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Jordan v. Colvin

United States District Court, E.D. Arkansas

April 23, 2015

Jeffrey A Jordan Plaintiff,
v.
Carolyn W. Colvin, Acting Commissioner, Social Security Administration Defendant.

RECOMMENDED DISPOSITION

JEROME T. KEARNEY, Magistrate Judge.

Instructions

The following recommended disposition was prepared for U.S. District Judge J. Leon Holmes. A party to this dispute may file written objections to this recommendation. An objection must be specific and state the factual and/or legal basis for the objection. An objection to a factual finding must identify the finding and the evidence supporting the objection. Objections must be filed with the clerk of the court no later than 14 days from the date of this recommendation.[1] The objecting party must serve the opposing party with a copy of an objection. Failing to object within 14 days waives the right to appeal questions of fact.[2] If no objections are filed, Judge Holmes may adopt the recommended disposition without independently reviewing all of the record evidence.

Reasoning for Recommended Disposition

Jeffrey A. Jordan seeks judicial review of the denial of his application for social security disability benefits.[3] Jordan last worked as a truck driver for a plastics recycling company.[4] He claims he has been disabled since in March 2011 when he stopped working after a workplace back injury.[5] The record documents no workplace injury.

The Commissioner's decision.

After considering the application, the ALJ determined Jordan has severe impairments - lumbar degenerative disc disease status post fusion with radiculopathy, obesity, and depression with anxiety[6] - but he can do some sedentary work.[7] Because a vocational expert identified available sedentary work, [8] the ALJ determined Jordan is not disabled and denied the application.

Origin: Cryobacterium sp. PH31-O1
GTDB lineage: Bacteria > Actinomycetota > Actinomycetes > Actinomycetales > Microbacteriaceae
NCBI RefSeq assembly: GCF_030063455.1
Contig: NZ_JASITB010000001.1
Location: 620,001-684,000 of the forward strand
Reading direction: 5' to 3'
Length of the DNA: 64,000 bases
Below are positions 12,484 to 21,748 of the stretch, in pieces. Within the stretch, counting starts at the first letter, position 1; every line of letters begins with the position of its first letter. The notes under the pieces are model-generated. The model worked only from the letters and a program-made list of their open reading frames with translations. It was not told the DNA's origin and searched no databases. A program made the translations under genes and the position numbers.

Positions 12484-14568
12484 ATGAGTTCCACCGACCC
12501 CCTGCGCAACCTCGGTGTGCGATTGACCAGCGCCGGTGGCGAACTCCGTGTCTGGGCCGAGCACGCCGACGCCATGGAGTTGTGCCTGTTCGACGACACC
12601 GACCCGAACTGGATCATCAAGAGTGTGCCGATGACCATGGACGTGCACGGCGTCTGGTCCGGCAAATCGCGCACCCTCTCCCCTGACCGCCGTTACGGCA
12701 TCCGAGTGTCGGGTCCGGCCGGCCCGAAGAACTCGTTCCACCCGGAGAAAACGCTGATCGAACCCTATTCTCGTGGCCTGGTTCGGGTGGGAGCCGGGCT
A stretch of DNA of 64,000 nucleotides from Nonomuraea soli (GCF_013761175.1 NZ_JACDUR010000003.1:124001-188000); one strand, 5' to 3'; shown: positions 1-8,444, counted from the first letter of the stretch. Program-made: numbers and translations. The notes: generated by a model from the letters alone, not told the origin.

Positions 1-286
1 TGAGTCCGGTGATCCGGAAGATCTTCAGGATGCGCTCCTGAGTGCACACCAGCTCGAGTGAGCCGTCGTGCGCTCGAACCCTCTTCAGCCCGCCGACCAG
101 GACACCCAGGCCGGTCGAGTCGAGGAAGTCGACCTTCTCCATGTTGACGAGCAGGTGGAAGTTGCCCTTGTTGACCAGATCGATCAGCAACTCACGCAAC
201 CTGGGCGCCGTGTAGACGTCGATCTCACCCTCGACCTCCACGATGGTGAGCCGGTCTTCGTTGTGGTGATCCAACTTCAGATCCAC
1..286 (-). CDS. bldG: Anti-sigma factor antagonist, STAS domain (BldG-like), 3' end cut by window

After the Appeals Council denied review, [9] the ALJ's decision became the Commissioner's final decision for the purpose of judicial review.[10] Jordan filed this case to challenge the decision.[11] In reviewing the decision, the court must determine whether substantial evidence supports the decision and whether the ALJ made a legal error.[12] This recommendation explains why the court cannot determine whether substantial evidence supports the decision and why this case should be remanded to the Commissioner for further proceedings.

Jordan's allegations.

Jordan challenges the determination that he can do some sedentary work. He relies on the orthopedic examiner's opinion as proof he cannot work. The examiner reported that Jordan can sit for six hours per day and stand/walk for up to one hour per day.[13] According to Jordan, this opinion proves he is physically unable to work on a full-time basis. He maintains the ALJ should have given the examiner's opinion significant weight. For these reasons, he maintains substantial evidence does not support the decision.[14]

Applicable legal principles.

The orthopedist's opinion is probative of Jordan's application because Jordan based disability on musculoskeletal impairment. An orthopedist specializes in the musculoskeletal system.[15] The Commissioner's regulations encourage the ALJ to give more weight to a specialist's opinion about medical issues related to the specialty than to a medical opinion outside the specialty.[16] An ALJ, however, "may reject the conclusions of any medical expert, whether hired by the claimant or the government, if they are inconsistent with the record as a whole."[17] The court must consider whether the orthopedic opinion is inconsistent with the record as a whole.

The opinion is inconsistent with the record as a whole, but the ALJ's reasoning reflects a mistake requiring a remand.

The orthopedist's opinion flowed from a post-hearing exam.[18] The ALJ ordered the exam because Jordan had little treatment after back surgery.[19] The examiner is a physician who often provides the Commissioner with medical opinions about a claimant's ability to work. Considering the purpose of the exam, [20] the examiner's speciality, and the Commissioner's frequent reliance on the examiner, one might expect the ALJ to give the opinion significant weight, but the ALJ gave the opinion little weight, reasoning that there is no "objective medical evidence to support the[] limitations" and that the examiner relied "quite heavily" Jordan's subjective reported symptoms.[21]

Substantial evidence supports many aspects of the ALJ's reasoning because earlier medical findings are not as limiting as the orthopedist's medical findings. Treating medical providers consistently documented tenderness in the low back, [22] but no problems with function, [23] muscle strength, range of motion, or sensation. In contrast, the orthopedic examiner documented problems in these areas. The following chart illustrates the difference between a treating provider's medical findings and the orthopedic examiner's findings.